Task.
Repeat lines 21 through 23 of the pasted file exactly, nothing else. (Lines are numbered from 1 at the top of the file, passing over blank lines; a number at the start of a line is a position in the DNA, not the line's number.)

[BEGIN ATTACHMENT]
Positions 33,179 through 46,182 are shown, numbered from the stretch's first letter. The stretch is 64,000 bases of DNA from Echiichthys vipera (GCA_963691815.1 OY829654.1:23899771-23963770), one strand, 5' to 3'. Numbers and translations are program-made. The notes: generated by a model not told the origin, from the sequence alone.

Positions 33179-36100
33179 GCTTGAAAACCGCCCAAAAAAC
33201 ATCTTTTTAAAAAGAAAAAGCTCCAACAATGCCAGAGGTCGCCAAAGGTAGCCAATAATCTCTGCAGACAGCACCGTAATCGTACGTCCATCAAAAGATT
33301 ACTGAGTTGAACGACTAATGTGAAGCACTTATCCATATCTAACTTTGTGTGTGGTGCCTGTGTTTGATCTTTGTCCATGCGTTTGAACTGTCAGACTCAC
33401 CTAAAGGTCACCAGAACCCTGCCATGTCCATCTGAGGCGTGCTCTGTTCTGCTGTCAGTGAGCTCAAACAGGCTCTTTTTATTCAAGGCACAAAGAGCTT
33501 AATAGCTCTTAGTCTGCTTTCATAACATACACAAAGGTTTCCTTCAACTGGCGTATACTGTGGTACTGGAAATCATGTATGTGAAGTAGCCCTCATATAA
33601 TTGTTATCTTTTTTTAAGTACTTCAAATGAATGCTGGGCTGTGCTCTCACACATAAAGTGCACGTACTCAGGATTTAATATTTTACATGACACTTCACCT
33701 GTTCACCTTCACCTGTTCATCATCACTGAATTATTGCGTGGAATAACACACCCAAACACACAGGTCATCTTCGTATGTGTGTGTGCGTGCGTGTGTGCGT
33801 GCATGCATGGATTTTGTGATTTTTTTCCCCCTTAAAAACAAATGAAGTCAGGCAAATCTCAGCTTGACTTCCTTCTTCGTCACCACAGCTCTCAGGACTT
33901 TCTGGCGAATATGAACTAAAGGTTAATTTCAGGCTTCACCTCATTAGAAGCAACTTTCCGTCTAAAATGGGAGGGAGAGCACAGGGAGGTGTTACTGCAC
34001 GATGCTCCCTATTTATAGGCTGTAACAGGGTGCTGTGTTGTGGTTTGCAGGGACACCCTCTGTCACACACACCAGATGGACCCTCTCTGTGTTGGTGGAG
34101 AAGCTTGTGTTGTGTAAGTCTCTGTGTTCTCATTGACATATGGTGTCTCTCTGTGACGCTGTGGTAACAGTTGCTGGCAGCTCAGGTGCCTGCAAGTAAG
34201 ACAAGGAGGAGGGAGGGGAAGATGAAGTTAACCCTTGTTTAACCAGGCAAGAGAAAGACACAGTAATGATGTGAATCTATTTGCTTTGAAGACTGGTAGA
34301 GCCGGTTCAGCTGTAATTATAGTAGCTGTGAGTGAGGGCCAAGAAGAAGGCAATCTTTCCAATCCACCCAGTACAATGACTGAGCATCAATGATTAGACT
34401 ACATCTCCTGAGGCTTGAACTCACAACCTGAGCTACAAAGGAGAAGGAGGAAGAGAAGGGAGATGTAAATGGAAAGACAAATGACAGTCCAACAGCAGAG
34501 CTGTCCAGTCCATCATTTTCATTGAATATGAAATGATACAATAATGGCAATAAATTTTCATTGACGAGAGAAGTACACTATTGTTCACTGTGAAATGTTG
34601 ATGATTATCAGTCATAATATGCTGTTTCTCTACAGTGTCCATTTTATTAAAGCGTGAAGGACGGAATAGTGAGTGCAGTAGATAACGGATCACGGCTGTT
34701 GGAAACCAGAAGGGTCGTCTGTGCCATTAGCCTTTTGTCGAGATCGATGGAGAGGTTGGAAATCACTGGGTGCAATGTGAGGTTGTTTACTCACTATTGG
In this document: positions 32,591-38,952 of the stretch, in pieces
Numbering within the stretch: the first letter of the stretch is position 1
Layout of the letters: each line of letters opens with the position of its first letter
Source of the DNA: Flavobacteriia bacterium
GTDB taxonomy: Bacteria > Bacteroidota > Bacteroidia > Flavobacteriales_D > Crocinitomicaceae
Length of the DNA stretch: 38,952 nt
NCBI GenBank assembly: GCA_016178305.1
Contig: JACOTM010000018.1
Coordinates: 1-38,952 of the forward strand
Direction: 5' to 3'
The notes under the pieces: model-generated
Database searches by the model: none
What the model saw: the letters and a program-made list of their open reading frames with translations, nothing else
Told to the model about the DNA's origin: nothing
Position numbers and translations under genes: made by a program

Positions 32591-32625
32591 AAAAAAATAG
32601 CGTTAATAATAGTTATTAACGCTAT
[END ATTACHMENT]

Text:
Numbering within the stretch: the first letter of the stretch is position 1
Layout of the letters: each line of letters opens with the position of its first letter
Source of the DNA: Flavobacteriia bacterium